The Science Of A Hangover
Published December 2018
What It Means for Recovery Mode
Still reeling from last night’s generous pour of bubbly?
For as common as they are, there is still much to be understood about hangovers. The long-term impact of alcohol is well-understood, but the mechanisms that occur during a hangover are a bit cloudier. Here’s what we know.
What’s Really Going On When You Drink?
When you consume alcohol, it becomes absorbed into your bloodstream until the liver can break it down. Once in the bloodstream, it only takes roughly five minutes to reach your brain, and effects peak after 30 to 90 minutes.
Drinking too much alcohol can lead to dangerous impairment, sometimes called acute alcohol exposure. “There is a blood brain barrier, which acts as a gateway for substances like proteins and nutrients to get into the brain. Alcohol crosses this barrier very quickly, which is why acute alcohol exposure happens,” says Northwestern Medicine Neurologist Kapil Sachdeva, MD.
Meanwhile, your liver works to break down the alcohol using enzymes. While your liver accounts for metabolizing roughly 90 percent of alcohol, small amounts may also be excreted through sweat, urine and your lungs — which explains how breathalyzer tests detect alcohol.
Alcohol also impacts the kidneys, which are responsible for removing waste and keeping you hydrated. When there is too much alcohol in the system — more than three drinks in a day for women and four for men — the kidneys can no longer function properly. “Alcohol is a diuretic, so it makes you dehydrated, and may cause dizziness or generalized weakness,” Dr. Sachdeva continues.
As you can see, your entire body must work to process and eliminate alcohol. This means various factors may be responsible for your hangover and lead to certain symptoms, including:
- Dehydration. Your kidneys produce more urine, which can led to dehydration and an imbalance of electrolytes. This results in thirst, dry mouth, a headache and nausea.
- Gastrointestinal disturbances. Alcohol may irritate the stomach, which can cause inflammation. You may also experience an increase in stomach acid, which can cause abdominal pain or nausea. When you are metabolizing alcohol, your liver releases a byproduct known as acetaldehyde, which may result in nausea or vomiting.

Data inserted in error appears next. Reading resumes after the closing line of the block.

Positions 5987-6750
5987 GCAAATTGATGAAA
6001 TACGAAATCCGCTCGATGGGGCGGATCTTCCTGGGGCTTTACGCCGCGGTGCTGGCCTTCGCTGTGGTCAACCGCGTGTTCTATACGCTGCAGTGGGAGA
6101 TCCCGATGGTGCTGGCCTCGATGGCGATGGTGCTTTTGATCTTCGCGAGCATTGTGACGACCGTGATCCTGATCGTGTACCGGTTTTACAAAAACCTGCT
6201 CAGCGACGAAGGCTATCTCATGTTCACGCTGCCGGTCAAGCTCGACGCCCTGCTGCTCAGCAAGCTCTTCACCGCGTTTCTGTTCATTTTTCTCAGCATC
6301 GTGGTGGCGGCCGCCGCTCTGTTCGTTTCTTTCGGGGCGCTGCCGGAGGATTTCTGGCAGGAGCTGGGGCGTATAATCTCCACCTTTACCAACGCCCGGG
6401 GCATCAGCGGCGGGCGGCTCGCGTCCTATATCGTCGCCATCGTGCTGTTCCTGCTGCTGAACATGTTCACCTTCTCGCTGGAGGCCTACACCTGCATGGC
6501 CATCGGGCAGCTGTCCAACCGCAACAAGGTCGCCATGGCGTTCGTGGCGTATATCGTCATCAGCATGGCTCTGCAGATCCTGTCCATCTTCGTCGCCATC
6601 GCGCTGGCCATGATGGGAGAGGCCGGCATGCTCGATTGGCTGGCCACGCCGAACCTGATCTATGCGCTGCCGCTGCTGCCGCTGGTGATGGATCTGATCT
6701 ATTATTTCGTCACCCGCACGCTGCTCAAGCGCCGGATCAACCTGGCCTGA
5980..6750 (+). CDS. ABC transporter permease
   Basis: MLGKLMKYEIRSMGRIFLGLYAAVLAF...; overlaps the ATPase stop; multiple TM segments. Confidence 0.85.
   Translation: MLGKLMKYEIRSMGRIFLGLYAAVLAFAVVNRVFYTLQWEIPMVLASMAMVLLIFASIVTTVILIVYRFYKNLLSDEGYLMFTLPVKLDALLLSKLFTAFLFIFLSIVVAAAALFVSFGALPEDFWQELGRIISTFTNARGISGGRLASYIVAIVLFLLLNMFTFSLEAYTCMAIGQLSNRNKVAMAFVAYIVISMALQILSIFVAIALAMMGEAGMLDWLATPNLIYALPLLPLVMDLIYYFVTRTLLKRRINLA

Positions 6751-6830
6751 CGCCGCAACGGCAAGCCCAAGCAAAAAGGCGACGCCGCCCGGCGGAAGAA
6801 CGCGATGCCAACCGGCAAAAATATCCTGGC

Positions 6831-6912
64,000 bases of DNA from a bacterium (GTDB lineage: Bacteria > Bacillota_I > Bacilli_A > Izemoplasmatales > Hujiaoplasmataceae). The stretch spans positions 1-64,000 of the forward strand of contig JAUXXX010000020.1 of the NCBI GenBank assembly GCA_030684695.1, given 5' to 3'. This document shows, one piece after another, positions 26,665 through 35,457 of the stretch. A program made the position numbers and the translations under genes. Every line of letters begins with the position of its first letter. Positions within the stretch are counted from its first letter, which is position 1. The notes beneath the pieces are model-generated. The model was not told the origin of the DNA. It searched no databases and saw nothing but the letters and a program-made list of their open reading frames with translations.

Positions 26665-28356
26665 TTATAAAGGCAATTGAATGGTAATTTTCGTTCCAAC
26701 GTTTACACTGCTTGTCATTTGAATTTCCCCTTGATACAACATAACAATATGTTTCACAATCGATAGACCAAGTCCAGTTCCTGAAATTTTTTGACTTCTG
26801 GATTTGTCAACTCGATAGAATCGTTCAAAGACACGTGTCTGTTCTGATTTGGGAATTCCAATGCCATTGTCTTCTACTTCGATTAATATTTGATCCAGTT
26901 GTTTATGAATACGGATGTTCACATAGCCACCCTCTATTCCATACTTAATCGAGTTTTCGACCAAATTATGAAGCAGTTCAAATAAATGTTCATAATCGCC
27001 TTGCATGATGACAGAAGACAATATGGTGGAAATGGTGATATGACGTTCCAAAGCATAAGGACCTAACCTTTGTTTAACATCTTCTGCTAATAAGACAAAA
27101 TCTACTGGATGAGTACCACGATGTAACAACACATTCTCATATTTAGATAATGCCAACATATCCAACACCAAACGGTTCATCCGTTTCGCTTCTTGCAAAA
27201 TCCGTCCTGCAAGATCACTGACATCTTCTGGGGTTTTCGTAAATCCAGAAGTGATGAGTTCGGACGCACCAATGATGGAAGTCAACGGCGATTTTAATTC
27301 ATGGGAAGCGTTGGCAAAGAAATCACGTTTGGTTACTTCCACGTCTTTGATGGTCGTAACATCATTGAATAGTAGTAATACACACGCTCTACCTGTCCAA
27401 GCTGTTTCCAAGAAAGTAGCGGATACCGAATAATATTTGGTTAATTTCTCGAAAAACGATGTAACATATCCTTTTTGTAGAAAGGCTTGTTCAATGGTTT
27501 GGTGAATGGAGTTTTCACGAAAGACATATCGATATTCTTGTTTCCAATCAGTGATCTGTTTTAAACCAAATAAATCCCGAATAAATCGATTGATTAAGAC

- Lowered blood sugar. If your blood sugar drops, you may feel weak or tired. This is especially important for those who have diabetes, as it can become dangerously low.
- Disruption of sleep. Alcohol prevents deep stages of sleep, which is necessary for letting your body restore itself.
How to Recover
First things first: ‘Hair of the dog’ is not recommended. Not only is there no concrete evidence that more alcohol will help you feel better, it could also indicate a sign of dependency. “You’re only going to overwhelm your liver, which is already working overtime,” says Dr. Sachdeva.
The best approach to a hangover is to simply help your body recover. From Gatorade to Pedialyte, many people swear by electrolyte-filled drinks as the miraculous elixir to banish hangovers. These look to replenish nutrients more quickly than water, and can help with dehydration and electrolyte imbalance. They contain sodium and potassium, substances that do a better job keeping you hydrated than just water, which is lost during urination.
Could a giant, greasy burger help curb your hangover? While food helps slow down the absorption of alcohol, it should be consumed before you start sipping. That said, if you’re feeling rough the next morning, bland foods or fruits can help raise your blood sugar as well as relieve nausea.
Certain medications may help ease symptoms, particularly headaches. However, acetaminophen (an alternative to aspirin) can cause liver damage.
“If someone found a cure for a hangover, they’d be very wealthy,” says Dr. Sachdeva. “People have looked at a lot of things to prevent a hangover or treat the symptoms, but nothing has really stood out.”
Long-Term Effects of Alcohol
Though a hangover generally lasts 24 hours, there are several lingering effects of alcohol.
Alcohol impacts the brain’s pathways, which can affect how the brain works. “Repeated alcohol use can lead to neuropathy, which is damage to the peripheral nerves, causing numbness and pain in feet and hands.” says Dr. Sachdeva. “You’ll start to notice problems with imbalance and poor coordination. We do see cognitive side effects or accelerated brain atrophy.” Though rare, chronic alcohol use can lead to serious disorders such as Wernicke syndrome, which can occur when there is a significant thiamin deficiency due to alcoholism.
Your liver’s significant role in breaking down waste comes at a cost. Over time, alcohol abuse can cause lasting damage. A build-up of fat or prolonged inflammation can result in alcohol-induced liver disease, including fatty liver, alcohol hepatitis and cirrhosis. The build-up of fats in the blood can also be taxing on your heart, which increases blood pressure.
The True Cure?
Though hangovers will eventually go away by themselves, the best approach is to avoid them entirely by simply drinking in moderation. “One may wonder whether a remedy is needed at all,” says Dr. Sachdeva. “It’s your body’s way of saying you shouldn’t be drinking that much and without that signal, it could lead to problems down the road, such as paving the way to addiction.”
Next time, alternate with water and consider one fewer round.